2. Is there an underlying message in ‘Night of the Living Trekkies’?

    If you happen to be at a Star Trek convention during a Zombie outbreak, whatever you do, don’t get caught wearing a red shirt.  
  1. You worked as a marketing professional managing award winning advertising campaigns. How influential has this expertise been in the creation of this unique work?

    Writing advertising copy was my first professional writing opportunity. It allowed me to explore my creative side while earning a living. Eventually I wanted to write about things that interested me, and didn’t involve promoting consumer products. But coming up with good ad copy taught me to be focused, to the point, and when possible, entertaining.    

  1. Of the characters you’ve created, do you have a favourite? If so, why this particular character?

    A few of my short stories involve an over night truck driver named, Dale. His past is mysterious and his adventures are surreal.  His life is extremely different from mine and through him I can experience many of the choices that I didn’t make in my life.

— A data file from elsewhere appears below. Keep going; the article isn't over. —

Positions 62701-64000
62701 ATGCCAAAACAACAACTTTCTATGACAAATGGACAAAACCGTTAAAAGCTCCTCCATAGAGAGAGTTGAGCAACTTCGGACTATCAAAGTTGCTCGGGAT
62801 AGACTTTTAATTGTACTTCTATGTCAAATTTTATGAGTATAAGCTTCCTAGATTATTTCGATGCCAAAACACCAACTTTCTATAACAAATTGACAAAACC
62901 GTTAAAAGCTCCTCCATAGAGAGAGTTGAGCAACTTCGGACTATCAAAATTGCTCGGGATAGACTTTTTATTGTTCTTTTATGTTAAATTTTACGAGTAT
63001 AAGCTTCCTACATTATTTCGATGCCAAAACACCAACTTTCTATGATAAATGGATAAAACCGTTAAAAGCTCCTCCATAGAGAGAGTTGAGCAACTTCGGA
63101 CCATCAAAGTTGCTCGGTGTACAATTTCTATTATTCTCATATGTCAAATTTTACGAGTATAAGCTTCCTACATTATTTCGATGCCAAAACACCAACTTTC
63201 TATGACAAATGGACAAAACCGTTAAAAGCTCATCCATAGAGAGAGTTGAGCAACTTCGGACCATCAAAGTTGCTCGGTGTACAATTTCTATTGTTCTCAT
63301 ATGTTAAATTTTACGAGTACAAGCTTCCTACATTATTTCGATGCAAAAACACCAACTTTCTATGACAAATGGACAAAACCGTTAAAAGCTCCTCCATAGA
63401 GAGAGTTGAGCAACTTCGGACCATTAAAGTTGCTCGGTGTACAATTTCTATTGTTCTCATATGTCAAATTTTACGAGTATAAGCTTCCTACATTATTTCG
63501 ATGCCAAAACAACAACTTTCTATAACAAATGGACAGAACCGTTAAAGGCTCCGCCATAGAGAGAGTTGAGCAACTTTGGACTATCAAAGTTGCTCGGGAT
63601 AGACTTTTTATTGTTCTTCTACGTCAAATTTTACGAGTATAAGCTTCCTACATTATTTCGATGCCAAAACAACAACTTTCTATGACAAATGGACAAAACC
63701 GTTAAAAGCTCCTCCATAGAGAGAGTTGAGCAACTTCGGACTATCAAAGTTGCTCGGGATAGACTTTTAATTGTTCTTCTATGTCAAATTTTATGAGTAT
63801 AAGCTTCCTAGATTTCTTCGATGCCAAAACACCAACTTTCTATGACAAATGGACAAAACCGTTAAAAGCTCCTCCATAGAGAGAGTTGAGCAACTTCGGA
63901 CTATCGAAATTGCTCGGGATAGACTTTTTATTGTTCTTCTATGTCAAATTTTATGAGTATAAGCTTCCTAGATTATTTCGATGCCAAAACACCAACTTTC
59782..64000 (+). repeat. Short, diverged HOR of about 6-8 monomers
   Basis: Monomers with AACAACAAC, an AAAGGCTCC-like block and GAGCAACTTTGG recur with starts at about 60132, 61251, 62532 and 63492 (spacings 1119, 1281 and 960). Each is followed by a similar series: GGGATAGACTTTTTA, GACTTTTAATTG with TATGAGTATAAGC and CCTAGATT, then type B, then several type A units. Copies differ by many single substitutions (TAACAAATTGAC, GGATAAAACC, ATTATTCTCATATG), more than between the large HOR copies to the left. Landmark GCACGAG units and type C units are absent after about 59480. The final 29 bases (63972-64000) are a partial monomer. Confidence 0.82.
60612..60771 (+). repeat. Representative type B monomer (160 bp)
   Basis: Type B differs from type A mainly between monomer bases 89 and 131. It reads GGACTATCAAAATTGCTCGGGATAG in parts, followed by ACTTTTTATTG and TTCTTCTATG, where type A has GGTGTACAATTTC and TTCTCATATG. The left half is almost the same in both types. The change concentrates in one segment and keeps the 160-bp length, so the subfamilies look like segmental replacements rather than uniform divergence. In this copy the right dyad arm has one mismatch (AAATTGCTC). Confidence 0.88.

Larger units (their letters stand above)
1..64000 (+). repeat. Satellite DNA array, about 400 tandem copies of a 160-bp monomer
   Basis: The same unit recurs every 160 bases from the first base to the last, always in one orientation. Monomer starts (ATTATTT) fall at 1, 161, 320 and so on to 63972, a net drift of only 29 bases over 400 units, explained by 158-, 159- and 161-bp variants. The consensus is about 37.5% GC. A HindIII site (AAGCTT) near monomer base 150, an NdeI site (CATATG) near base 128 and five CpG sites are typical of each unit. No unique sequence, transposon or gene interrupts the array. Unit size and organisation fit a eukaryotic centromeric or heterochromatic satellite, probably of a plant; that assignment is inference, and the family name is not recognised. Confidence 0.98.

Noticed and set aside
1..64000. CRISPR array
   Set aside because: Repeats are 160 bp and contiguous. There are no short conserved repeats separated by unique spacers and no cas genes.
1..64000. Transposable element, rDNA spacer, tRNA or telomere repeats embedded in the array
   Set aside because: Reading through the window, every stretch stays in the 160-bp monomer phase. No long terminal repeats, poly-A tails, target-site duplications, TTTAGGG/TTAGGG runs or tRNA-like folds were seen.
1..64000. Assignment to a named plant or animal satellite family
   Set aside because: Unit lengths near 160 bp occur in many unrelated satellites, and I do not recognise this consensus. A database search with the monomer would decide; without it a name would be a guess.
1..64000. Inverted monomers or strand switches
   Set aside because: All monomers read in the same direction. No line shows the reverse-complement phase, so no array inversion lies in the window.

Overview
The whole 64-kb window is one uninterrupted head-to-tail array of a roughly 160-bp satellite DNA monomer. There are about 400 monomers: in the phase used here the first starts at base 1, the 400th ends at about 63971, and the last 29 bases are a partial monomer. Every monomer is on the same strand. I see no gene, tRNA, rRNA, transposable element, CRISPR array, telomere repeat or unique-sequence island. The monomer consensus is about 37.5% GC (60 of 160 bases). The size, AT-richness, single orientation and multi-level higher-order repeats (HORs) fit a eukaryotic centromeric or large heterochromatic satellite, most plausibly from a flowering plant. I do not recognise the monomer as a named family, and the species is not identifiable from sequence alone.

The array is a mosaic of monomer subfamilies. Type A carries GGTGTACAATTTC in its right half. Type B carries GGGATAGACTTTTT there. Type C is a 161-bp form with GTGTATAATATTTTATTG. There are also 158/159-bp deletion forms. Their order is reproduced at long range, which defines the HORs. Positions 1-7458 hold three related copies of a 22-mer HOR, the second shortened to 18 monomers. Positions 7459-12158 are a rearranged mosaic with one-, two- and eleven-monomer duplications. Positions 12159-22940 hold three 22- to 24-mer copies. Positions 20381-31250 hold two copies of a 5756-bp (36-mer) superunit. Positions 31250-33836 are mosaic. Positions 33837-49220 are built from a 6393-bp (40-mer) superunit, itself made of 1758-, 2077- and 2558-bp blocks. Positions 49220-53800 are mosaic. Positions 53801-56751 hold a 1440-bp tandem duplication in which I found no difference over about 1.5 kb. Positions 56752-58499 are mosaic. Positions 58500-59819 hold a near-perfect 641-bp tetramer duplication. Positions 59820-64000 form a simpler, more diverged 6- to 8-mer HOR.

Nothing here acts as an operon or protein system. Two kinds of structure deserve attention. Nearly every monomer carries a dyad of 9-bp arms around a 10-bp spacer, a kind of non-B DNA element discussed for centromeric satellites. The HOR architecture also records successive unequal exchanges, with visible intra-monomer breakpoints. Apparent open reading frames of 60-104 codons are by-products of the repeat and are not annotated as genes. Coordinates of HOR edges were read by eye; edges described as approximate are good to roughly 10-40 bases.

1. What did you find most rewarding in the writing process?

    There are many things I enjoy about writing, but I’d have to say that writing the words “THE END” tops the list. Whether a short story or a novel, the feeling of completion is indescribable.  Which is very misleading, because writing "THE END" upon finishing a first draft, is by no means, the end of the writing process.
  1. What did you find most challenging in the writing process, and how did you overcome it?

    Writing is a solitary endeavour. There are no bosses hovering, insisting that you produce. You have to find your own reason and motivation to put your butt in the chair and do the work.   Being productive only comes from routine, and routine only comes from the writer’s dedication.  That was a tough thing to master. It took years to create my routine, but now that it is in place its harder to break then I could have imagined.     
 

  1. An award-winning trailer was produced for ‘Night of the Living Trekkies’. Tell us about that, and other methods used to promote and market the book.